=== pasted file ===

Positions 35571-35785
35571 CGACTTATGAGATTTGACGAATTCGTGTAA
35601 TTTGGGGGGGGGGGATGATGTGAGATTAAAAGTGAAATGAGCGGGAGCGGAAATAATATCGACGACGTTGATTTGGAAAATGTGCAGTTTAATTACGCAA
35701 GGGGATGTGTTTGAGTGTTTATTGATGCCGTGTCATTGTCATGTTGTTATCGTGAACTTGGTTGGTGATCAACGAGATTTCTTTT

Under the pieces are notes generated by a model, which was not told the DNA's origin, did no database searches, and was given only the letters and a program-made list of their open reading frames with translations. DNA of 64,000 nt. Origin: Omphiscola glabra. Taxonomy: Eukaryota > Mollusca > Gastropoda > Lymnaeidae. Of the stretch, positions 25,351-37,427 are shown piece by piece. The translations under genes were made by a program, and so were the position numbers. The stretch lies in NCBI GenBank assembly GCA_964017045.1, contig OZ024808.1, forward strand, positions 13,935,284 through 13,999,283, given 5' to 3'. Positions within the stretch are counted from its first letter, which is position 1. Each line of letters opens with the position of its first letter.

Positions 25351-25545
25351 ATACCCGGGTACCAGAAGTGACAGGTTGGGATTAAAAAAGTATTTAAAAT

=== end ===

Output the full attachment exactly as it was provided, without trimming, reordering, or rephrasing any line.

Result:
Positions 35571-35785
35571 CGACTTATGAGATTTGACGAATTCGTGTAA
35601 TTTGGGGGGGGGGGATGATGTGAGATTAAAAGTGAAATGAGCGGGAGCGGAAATAATATCGACGACGTTGATTTGGAAAATGTGCAGTTTAATTACGCAA
35701 GGGGATGTGTTTGAGTGTTTATTGATGCCGTGTCATTGTCATGTTGTTATCGTGAACTTGGTTGGTGATCAACGAGATTTCTTTT

Under the pieces are notes generated by a model, which was not told the DNA's origin, did no database searches, and was given only the letters and a program-made list of their open reading frames with translations. DNA of 64,000 nt. Origin: Omphiscola glabra. Taxonomy: Eukaryota > Mollusca > Gastropoda > Lymnaeidae. Of the stretch, positions 25,351-37,427 are shown piece by piece. The translations under genes were made by a program, and so were the position numbers. The stretch lies in NCBI GenBank assembly GCA_964017045.1, contig OZ024808.1, forward strand, positions 13,935,284 through 13,999,283, given 5' to 3'. Positions within the stretch are counted from its first letter, which is position 1. Each line of letters opens with the position of its first letter.

Positions 25351-25545
25351 ATACCCGGGTACCAGAAGTGACAGGTTGGGATTAAAAAAGTATTTAAAAT